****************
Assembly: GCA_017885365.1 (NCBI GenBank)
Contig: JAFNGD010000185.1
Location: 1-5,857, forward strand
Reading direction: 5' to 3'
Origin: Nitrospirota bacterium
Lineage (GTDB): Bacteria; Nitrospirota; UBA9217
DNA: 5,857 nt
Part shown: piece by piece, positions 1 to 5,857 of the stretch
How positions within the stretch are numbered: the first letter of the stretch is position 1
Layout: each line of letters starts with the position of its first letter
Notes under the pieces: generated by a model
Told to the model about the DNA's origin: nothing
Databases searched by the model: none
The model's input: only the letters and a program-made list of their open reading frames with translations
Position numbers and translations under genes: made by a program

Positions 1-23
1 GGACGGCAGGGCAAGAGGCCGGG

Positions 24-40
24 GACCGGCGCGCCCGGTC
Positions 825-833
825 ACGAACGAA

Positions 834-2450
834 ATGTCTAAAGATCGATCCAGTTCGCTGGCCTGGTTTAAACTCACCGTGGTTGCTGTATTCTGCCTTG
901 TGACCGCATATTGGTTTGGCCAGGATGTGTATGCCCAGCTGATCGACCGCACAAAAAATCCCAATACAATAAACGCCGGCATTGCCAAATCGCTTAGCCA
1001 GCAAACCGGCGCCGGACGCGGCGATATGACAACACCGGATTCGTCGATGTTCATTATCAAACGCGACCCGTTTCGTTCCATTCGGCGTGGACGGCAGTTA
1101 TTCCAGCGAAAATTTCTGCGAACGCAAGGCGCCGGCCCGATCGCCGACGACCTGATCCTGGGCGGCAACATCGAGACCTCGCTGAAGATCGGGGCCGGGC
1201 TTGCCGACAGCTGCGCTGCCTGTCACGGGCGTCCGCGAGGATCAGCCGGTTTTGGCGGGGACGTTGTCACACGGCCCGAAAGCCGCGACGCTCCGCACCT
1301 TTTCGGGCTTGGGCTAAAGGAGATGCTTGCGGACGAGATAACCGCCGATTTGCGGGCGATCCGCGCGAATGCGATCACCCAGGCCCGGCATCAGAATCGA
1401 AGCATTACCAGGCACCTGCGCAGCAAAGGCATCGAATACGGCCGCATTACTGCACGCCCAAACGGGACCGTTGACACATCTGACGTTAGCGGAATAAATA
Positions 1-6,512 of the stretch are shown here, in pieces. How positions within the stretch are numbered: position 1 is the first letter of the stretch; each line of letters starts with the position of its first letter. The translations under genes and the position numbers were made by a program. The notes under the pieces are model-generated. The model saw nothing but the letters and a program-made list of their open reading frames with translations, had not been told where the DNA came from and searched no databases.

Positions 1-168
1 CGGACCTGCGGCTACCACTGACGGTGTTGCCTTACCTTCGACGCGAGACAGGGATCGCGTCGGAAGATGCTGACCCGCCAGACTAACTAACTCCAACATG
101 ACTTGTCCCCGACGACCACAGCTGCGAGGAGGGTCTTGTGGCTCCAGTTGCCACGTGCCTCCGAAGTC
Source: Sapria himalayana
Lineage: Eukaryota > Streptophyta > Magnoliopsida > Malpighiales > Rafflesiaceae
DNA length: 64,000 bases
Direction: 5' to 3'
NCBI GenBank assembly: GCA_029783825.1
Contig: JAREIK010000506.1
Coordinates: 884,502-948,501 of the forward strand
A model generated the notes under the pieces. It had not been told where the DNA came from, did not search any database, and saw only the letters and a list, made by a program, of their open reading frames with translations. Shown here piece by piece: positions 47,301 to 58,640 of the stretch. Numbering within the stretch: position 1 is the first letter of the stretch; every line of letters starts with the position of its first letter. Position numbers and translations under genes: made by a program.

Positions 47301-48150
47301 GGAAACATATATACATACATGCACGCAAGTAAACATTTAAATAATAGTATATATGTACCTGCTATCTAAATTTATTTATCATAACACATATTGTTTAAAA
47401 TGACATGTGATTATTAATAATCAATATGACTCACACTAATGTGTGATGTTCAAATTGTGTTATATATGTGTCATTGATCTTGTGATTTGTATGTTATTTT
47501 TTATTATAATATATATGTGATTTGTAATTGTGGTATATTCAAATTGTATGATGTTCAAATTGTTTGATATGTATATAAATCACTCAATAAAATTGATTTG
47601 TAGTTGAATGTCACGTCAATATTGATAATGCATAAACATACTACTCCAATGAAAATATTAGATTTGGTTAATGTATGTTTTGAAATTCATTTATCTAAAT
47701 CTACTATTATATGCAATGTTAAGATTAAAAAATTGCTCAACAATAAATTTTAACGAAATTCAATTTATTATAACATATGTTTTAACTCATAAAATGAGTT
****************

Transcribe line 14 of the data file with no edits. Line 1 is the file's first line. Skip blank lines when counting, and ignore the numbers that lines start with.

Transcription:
The model's input: only the letters and a program-made list of their open reading frames with translations